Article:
How I’m Navigating the Five Stages of Grief With Vision Loss

It always happens… I’m doing well, I adapt to another period of vision loss, not much time goes by and there it is again… sneaking up on me when I least expect it. This is my life with retinitis pigmentosa (RP). RP’s progression can come in many forms. For some, it’s very rapid vision loss very early on in life. For some, there are periods of vision loss followed by years and years of stability. For some, vision loss progresses veryyyy slowly through the years, and then for some, vision loss goes unnoticed for many years until diagnosed later in life.

I was diagnosed at 14. I am now 27. Looking back, I can recognize different incidents that were a direct result of night blindness or limited peripheral vision, but I wore glasses and did OK vision wise. I didn’t know I had any problems until my eighth grade year, age 14, when I started having all sorts of medical issues and was eventually diagnosed with RP.

Many people in the blindness community have debated whether it is easier for one to be blind from birth or be partially sighted/diagnosed later in life and lose vision over time. Since I’ve never experienced what it is like to be blind from birth, I can’t exactly compare. I’m sure there are “pros” and “cons” to both. However, in terms of emotionally adjusting to vision loss, it seems to me that being blind from both would be easier.

With RP, you go through many different stages of vision loss, unexpectedly. It’s not like there’s a signal that goes off that says “OK, you’re going to lose more vision.” No, it’s more like, “Ugh, I can’t see that and I know I would have been able to see that a year ago,” or “Sigh… I sure am falling a lot more… I think I’ve lost more peripheral vision.” One has to continuously adapt and acquire more blindness skills, including adaptive technology, orientation and mobility, and independent living skills, many times in their life if they are living with RP.

Many people when they are adjusting to a disability go through the grief cycle: denial/isolation, anger, bargaining, depression, and acceptance. Overall, I feel like I’ve reached the “acceptance” stage but can remember when I was in the “depression” stage, especially when I felt like it was affecting friendships and definitely had affected my self-confidence.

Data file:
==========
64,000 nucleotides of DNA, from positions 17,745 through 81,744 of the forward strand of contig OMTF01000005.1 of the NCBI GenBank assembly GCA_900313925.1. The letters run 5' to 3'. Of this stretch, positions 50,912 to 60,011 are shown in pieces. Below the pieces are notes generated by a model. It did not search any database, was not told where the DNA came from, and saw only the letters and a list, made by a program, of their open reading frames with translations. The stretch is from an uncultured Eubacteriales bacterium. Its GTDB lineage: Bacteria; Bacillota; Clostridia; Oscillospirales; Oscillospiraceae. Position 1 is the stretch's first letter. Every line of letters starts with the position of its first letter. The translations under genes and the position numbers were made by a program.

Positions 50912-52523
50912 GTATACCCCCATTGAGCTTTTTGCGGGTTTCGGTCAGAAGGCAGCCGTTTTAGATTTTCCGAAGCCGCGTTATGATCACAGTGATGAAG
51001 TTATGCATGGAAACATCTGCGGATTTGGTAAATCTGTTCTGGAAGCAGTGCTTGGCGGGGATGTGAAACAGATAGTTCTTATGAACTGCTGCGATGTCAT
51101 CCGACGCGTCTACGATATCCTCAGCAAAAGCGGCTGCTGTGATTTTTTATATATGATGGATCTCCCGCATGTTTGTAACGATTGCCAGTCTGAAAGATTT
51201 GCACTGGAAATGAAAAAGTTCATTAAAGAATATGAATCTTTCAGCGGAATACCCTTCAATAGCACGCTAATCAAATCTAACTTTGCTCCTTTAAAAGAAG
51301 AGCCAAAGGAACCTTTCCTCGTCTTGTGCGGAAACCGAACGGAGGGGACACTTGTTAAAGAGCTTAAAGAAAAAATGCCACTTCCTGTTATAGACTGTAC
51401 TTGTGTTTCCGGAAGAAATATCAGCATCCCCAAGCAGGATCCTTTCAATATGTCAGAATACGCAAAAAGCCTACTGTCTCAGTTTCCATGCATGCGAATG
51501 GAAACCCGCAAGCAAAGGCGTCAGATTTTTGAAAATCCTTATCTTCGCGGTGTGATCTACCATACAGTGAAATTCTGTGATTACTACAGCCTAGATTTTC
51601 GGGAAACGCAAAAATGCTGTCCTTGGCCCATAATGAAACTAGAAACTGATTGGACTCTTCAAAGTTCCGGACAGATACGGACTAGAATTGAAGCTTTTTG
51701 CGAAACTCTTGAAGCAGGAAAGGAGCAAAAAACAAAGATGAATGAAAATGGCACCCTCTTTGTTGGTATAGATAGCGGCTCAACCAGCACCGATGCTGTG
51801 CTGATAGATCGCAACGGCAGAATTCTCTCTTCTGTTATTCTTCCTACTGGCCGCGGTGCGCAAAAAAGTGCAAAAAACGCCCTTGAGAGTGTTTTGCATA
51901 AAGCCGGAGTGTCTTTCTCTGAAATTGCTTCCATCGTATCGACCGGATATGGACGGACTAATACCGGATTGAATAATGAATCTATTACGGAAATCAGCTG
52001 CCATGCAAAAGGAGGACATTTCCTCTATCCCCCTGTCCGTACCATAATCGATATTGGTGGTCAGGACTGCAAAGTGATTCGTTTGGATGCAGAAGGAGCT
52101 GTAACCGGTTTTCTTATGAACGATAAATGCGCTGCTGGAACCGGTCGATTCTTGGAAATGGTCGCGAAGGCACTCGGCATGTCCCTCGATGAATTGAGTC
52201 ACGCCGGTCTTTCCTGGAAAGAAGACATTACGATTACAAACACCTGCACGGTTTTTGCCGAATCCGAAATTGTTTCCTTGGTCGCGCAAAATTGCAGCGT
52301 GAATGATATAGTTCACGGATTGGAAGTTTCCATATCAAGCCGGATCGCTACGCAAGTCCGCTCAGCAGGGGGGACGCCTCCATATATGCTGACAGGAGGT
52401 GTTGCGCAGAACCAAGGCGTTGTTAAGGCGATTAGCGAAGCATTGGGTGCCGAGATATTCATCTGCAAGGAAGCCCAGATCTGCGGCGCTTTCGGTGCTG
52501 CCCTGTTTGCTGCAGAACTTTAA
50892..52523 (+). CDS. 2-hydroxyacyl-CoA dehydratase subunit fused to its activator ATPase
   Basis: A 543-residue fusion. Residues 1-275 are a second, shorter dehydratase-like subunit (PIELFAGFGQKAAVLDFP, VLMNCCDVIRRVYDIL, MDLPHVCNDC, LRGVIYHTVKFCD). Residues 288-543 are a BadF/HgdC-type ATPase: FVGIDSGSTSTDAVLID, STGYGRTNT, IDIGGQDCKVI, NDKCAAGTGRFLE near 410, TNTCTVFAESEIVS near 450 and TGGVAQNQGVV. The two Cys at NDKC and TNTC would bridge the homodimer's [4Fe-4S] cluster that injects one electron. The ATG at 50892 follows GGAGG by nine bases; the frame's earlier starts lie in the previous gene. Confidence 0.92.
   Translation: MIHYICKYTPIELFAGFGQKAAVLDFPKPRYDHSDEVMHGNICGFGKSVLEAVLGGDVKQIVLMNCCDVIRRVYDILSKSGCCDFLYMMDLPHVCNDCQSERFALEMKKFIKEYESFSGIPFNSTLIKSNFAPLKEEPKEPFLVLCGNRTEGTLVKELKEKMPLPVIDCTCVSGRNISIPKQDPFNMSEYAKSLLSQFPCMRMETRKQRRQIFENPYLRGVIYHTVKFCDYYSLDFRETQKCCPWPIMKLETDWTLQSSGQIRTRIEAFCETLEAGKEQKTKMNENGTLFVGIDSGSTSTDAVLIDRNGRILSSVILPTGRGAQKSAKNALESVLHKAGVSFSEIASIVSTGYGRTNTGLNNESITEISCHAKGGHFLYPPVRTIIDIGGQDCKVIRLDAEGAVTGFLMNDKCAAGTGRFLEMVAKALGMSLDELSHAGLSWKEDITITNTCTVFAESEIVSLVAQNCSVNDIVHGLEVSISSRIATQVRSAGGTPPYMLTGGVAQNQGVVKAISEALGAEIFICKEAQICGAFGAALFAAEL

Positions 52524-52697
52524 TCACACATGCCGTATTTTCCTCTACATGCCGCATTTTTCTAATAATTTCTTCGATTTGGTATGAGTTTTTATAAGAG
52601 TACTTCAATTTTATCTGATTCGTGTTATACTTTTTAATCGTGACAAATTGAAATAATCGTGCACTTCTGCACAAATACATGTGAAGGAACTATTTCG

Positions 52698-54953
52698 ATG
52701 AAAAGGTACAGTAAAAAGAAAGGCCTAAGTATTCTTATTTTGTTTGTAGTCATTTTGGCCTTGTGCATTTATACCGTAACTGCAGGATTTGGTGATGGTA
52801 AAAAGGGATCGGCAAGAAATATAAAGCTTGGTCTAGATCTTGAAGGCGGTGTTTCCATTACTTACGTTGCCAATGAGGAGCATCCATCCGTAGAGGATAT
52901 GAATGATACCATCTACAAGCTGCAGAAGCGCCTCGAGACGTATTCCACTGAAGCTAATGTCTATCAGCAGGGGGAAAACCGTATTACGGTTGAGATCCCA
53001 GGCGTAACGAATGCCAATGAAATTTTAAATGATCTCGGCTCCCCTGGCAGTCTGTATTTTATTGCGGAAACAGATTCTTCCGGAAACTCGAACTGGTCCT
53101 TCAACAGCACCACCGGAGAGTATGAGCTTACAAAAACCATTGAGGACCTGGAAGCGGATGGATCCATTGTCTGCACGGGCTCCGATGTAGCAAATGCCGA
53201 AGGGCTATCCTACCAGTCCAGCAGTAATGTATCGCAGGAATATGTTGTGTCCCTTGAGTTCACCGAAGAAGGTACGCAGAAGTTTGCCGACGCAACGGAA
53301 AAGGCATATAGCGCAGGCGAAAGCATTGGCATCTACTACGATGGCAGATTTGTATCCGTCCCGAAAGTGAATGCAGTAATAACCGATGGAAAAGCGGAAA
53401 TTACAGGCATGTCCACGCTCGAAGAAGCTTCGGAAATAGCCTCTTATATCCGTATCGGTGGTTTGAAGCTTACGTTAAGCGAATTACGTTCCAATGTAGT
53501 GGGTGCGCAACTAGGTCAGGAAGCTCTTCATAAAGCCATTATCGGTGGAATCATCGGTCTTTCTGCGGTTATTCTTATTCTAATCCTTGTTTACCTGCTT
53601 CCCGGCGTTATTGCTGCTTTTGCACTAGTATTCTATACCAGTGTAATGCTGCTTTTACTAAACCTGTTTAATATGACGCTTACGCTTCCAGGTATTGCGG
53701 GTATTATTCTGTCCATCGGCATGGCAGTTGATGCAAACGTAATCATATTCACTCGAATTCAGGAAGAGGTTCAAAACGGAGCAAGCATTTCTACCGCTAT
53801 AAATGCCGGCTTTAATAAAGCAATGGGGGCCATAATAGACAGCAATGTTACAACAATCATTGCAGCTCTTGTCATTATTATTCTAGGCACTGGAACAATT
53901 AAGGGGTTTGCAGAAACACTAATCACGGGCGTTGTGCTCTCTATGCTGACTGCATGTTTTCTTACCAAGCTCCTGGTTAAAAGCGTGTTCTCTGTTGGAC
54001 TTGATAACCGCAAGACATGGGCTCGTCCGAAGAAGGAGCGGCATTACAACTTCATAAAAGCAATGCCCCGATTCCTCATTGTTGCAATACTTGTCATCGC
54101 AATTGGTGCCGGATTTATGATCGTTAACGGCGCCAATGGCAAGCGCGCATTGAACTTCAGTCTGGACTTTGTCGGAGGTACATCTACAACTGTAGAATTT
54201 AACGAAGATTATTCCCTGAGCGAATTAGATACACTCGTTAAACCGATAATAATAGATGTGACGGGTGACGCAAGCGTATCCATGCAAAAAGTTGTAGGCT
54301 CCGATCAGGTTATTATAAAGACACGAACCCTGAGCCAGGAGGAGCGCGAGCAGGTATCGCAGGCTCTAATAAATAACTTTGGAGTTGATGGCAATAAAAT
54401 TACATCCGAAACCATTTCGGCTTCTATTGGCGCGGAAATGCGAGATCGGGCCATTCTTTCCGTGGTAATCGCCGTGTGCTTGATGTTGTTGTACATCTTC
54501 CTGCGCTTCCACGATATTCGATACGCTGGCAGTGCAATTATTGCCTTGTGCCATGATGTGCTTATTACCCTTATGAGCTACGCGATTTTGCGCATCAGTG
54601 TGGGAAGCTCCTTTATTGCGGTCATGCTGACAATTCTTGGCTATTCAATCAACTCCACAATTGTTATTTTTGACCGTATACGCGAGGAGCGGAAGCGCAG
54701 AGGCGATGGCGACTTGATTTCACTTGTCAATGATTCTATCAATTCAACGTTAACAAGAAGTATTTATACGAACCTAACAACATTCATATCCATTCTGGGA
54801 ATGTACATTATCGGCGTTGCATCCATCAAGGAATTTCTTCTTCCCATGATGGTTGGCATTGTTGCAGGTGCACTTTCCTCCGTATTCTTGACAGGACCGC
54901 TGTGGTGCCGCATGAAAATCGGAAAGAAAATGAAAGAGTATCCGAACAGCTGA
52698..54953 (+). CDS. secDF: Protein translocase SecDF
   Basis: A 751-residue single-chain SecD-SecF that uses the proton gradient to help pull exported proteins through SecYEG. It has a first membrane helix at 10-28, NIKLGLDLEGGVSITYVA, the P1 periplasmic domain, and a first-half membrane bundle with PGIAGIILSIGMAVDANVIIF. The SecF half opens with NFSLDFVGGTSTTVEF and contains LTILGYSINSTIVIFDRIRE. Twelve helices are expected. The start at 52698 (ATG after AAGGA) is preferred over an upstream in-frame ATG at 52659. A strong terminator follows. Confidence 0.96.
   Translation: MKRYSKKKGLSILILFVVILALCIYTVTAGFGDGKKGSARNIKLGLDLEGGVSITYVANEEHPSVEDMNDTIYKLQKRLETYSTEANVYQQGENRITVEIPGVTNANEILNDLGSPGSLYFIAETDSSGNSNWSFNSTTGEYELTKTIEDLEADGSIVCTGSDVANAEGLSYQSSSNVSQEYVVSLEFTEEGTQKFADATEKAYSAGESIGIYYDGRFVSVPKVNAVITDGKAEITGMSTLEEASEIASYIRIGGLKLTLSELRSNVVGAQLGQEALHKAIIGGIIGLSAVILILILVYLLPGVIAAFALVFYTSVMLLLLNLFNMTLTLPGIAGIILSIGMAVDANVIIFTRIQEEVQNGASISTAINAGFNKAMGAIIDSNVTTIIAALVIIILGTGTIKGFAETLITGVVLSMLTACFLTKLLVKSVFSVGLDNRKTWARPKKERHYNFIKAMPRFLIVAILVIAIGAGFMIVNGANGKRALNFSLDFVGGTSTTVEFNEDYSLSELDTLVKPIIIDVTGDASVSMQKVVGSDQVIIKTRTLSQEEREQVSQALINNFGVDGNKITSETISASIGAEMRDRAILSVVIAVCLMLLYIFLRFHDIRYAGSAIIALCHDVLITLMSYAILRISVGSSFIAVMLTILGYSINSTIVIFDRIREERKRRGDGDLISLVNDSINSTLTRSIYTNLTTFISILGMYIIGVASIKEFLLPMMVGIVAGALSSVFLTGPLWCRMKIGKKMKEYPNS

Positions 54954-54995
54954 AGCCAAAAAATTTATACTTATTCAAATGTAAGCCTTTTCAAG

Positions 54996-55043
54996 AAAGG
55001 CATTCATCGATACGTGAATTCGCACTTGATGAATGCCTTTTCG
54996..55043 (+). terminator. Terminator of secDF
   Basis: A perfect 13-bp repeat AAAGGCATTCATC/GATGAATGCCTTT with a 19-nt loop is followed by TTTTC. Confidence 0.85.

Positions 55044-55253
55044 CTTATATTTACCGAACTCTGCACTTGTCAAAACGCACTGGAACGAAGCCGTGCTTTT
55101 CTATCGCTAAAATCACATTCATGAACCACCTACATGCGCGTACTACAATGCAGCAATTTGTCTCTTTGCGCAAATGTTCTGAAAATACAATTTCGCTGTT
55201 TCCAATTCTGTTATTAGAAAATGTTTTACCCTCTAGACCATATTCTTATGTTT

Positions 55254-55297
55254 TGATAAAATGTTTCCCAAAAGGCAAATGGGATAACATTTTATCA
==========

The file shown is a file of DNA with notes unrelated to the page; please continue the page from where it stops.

With RP, many times when your vision loss progresses more, you experience at least part of the grief cycle again. For example, when I started the process at 16 and then 18 of getting my driver’s license, my vision loss wasn’t as progressed as it is now, but I probably didn’t quite realize how bad my vision was. I kept my drivers license until after I got my guide dog and then realized it kind of looked funky to have a driver’s license with a guide dog. I was sort of in denial for a while that I wouldn’t ever drive again.

One of my very first instances of denial was when I got diagnosed. I was in 8th grade, going through a lot socially and medically, but when we figured out all this was because of RP, things settled down a bit but I didn’t really care. I would tell people I had RP but I just brushed it off. It was just a name to me, nothing else. I didn’t really get accommodations, didn’t get special assistance or mobility tools. I just had some trouble with tripping over a lot of things, falling down and up stairs, and difficulty transitioning from light to dark and dark to light. I didn’t fully start realizing something was amiss until I was in one of my classes in high school and I couldn’t participate in one of the class activities, taking notes while watching a movie. The lights were off and my notepad just disappeared… I was that night blind.

Occasionally, I have been angry about the inability to drive thing, and subconsciously I think I was angry in parts of college when I didn’t feel comfortable going out at night but saw my peers going to parties that seemed fun. I remember when I finally got invited to one of these parties, I was with some attractive young men and a girlfriend and I tripped a little bit and fell in some mud. I managed to catch myself with my hand so it wasn’t on my clothes, but was all over my hand. I didn’t want these cute guys knowing so I managed to hide it and then sneak in the bathroom when I got to where we were walking. I was a bit angry, and embarrassed.